Last Update: 27-Feb-15 10:11 ET
- The University of Michigan Consumer Sentiment Index was revised up to 95.4 in the final February reading from 93.6 in the preliminary report. The Briefing.com Consensus expected the index to be revised up to 94.0.
- Even after the revisions, the Consumer Sentiment Index is still down from 98.1 in January.
- The overall move in February mirrors the results in the Conference Board's Consumer Confidence Index, which declined to 96.4 in February from 103.8 in January.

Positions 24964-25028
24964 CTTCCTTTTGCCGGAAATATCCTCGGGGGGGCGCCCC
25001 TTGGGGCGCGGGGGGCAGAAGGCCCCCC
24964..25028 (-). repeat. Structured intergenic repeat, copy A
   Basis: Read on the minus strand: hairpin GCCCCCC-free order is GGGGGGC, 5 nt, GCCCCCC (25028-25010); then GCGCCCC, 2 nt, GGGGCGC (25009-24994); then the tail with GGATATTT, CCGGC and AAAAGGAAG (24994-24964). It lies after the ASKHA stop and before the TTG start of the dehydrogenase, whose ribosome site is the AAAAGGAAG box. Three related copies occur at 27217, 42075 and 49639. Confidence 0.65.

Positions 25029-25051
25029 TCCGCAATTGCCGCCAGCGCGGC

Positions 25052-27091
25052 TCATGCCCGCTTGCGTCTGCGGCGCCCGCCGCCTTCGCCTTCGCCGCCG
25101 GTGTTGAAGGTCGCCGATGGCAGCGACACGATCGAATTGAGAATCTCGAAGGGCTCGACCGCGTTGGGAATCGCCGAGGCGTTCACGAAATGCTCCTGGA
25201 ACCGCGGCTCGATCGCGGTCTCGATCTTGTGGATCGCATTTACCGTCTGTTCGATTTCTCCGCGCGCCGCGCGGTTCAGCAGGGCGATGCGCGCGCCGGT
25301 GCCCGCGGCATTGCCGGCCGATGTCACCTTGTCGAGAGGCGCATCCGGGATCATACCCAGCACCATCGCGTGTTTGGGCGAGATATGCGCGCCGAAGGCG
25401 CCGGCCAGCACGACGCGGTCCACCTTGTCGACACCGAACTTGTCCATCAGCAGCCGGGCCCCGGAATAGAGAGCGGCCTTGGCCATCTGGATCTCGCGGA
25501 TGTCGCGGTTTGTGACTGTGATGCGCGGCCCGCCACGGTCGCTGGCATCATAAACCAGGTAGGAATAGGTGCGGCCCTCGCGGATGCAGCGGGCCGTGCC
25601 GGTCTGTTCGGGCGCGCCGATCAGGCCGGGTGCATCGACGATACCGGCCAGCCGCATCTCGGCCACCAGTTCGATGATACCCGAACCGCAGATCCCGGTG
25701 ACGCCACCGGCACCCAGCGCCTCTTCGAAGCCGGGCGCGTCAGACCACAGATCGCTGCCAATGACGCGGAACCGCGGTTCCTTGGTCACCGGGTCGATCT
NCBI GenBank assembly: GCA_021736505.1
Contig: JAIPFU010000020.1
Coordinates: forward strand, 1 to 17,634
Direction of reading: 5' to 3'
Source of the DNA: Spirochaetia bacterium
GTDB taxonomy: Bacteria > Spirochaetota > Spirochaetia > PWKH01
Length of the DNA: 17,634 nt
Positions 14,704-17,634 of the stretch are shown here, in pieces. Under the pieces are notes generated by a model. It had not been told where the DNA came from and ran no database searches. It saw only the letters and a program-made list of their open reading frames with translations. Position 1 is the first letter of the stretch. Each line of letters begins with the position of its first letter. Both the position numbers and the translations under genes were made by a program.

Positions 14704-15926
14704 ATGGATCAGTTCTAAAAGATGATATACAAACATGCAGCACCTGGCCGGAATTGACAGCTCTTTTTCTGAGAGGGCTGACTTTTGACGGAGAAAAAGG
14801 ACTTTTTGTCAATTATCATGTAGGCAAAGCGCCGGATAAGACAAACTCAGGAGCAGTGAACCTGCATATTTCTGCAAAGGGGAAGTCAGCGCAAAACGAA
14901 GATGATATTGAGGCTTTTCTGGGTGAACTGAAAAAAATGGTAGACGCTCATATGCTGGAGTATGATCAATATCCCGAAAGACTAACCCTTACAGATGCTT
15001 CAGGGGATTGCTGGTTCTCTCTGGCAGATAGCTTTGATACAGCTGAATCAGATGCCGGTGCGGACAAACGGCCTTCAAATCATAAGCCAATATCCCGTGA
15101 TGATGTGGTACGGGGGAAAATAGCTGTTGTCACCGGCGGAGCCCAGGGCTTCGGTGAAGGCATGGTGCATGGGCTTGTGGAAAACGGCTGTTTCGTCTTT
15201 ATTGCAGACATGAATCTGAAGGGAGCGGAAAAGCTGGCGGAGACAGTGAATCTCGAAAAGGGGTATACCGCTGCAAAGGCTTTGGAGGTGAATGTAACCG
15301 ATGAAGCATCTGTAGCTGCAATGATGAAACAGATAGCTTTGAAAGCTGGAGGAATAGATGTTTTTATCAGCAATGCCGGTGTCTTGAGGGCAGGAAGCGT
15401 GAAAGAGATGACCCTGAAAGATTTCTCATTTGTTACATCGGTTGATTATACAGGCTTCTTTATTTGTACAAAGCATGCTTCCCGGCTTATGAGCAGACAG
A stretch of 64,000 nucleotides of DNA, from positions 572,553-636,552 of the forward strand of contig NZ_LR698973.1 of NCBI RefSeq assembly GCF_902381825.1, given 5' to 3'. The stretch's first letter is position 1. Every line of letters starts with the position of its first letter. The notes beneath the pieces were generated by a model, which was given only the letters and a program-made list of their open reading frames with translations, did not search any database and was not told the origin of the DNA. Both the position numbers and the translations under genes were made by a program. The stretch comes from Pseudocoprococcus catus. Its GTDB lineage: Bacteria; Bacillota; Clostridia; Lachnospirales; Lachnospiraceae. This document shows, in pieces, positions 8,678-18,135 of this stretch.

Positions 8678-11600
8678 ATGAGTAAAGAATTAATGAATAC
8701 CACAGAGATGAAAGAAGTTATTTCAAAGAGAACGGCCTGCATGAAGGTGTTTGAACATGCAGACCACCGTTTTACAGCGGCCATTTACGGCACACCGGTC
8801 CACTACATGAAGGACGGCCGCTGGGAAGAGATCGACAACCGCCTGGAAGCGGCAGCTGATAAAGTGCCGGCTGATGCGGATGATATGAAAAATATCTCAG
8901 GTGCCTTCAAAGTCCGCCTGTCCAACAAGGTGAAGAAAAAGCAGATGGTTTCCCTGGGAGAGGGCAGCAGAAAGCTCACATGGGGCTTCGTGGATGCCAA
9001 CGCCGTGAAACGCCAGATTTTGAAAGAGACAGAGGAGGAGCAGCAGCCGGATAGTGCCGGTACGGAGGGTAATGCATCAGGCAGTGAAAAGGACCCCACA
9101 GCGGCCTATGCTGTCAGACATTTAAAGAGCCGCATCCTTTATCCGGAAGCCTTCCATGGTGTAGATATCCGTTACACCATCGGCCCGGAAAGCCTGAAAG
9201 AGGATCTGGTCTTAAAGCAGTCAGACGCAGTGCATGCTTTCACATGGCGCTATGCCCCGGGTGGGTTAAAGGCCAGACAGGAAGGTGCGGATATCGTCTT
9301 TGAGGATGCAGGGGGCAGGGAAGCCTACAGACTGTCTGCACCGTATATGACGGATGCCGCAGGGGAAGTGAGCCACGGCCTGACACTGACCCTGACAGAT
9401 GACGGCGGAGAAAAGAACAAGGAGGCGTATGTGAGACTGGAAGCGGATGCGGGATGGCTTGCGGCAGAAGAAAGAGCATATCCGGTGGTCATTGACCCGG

- Relatively low gas prices, historically high equity market, and improvements in labor market conditions - which all normally positively impact consumer sentiment - were not enough to dissuade an overall negative feel about the economy this month.
- Fortunately, consumption growth does not rely on sentiment indicators. As long as income trends higher, consumption growth should follow regardless of how sentiment performs.
- Consumer sentiment has little influence on consumption. As long as payroll levels continue to expand, the resulting income growth should keep consumption gains steady regardless of the monthly ebbs and flows in sentiment.